Organic Dried Cherries, Figs & Apricot
Dried fruits generally contains more fiber than the same-sized serving of their fresh counterparts. Fiber helps keep your digestive system running smoothly. Dried apricots, for example, contain 6.5 grams per cup, while fresh apricots contain just 3.1 grams. A cup of raisins contains 5.4 grams of fiber versus just 1.4 grams for seedless grapes. Fiber not only helps your digestive system. According to the Harvard School of Public Health, it helps prevent obesity, heart disease and some forms of cancer.
Some dried fruits are a good source of certain antioxidants, according to a 2005 study in the "Journal of the American College of Nutrition." Phenols, a type of antioxidant, are more abundant in fruits like dates and figs than in some fresh fruits, leading researchers to advise that more dried fruits be included in the American diet. Plant polyphenols have been found to fight heart disease, cancer, osteoporosis, diabetes, cancer and degenerative diseases of the brain, according to the November-December 2009 issue of "Oxidative Medicine and Cellular Longevity."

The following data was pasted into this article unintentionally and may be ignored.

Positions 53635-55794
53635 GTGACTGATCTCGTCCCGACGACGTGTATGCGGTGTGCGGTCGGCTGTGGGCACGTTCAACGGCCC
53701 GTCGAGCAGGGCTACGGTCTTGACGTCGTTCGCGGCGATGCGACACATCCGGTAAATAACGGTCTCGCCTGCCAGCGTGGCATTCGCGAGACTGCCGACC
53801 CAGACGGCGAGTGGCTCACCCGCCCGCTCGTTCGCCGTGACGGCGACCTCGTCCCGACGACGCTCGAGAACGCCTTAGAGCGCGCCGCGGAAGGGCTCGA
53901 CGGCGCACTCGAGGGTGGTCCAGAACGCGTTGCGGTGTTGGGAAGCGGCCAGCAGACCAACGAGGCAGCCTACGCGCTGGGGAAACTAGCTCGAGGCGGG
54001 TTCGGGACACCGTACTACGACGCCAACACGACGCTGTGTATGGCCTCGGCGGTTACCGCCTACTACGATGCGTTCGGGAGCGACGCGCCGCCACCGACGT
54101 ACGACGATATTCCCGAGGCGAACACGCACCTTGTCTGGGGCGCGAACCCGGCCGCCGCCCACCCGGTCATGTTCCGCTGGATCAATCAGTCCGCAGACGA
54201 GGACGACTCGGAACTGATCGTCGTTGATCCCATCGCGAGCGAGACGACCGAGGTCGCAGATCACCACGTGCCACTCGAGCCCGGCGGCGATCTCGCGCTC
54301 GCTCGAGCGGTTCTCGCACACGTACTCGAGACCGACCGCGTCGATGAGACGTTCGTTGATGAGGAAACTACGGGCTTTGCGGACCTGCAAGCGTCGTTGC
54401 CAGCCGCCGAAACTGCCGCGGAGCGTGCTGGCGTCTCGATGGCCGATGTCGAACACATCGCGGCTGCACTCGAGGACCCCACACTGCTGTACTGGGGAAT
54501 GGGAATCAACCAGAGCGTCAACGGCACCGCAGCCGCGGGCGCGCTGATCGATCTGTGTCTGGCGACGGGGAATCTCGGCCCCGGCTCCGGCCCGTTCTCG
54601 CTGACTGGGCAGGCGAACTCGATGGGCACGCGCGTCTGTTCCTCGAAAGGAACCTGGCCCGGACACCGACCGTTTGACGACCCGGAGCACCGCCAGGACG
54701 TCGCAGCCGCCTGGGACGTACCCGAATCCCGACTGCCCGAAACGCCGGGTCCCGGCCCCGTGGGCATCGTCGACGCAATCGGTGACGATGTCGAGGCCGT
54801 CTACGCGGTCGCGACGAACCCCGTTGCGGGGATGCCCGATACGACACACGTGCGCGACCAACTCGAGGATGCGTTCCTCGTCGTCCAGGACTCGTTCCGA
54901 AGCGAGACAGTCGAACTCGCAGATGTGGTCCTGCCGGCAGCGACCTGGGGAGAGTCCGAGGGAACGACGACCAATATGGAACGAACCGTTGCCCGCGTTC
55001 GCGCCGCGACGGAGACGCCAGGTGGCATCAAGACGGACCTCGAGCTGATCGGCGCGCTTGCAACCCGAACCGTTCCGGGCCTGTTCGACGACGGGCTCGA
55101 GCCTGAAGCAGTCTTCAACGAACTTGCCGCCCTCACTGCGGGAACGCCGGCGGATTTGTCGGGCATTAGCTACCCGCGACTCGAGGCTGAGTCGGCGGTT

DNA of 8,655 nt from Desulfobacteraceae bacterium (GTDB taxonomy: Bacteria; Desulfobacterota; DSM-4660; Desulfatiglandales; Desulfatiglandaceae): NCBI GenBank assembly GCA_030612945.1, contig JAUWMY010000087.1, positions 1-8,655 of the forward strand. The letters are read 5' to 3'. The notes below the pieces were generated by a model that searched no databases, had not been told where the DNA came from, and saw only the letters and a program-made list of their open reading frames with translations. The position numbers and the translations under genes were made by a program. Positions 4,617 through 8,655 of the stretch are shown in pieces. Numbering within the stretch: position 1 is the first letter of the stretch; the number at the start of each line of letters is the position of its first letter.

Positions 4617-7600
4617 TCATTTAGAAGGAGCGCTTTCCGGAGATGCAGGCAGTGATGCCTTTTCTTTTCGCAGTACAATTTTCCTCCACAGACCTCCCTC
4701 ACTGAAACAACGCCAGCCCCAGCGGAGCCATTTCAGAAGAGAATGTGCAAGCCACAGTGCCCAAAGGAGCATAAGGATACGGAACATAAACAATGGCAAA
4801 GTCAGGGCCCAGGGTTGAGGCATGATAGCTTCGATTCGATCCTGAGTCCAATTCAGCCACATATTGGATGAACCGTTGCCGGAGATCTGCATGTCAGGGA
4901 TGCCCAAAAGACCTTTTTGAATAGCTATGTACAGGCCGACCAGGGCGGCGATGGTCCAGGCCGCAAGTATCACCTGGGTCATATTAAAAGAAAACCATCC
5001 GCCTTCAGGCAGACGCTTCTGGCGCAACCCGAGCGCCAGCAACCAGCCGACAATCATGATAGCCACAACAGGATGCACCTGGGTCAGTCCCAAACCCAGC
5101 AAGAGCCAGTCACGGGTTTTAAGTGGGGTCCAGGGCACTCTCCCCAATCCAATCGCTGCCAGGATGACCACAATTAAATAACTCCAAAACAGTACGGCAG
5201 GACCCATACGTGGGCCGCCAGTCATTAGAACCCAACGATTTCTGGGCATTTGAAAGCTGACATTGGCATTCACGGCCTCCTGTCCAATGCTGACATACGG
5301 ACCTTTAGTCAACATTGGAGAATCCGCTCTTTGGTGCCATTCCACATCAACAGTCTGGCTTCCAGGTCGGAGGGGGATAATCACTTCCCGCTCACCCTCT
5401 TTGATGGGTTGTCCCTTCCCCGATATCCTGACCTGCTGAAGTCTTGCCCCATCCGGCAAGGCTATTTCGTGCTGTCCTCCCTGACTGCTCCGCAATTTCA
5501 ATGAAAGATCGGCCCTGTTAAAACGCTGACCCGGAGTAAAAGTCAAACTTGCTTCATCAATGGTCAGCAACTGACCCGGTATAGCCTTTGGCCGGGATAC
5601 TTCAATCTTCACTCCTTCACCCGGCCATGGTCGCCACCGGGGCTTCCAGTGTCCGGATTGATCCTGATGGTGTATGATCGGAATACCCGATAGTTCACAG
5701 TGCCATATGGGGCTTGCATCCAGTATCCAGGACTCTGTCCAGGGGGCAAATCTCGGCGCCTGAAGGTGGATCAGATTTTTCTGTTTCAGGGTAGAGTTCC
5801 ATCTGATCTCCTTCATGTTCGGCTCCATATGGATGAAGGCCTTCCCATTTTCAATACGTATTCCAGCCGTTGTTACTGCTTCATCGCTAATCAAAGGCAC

Because most of the water is extracted from dried fruits, their nutrients are condensed into a small package. Dried fruits like apricots, raisins, prunes and figs contain high amounts of beta carotene, vitamin E, niacin, iron, magnesium, potassium and calcium, reports the European Food Information Council.
|Dimensions||8 x 8 x 13 cm|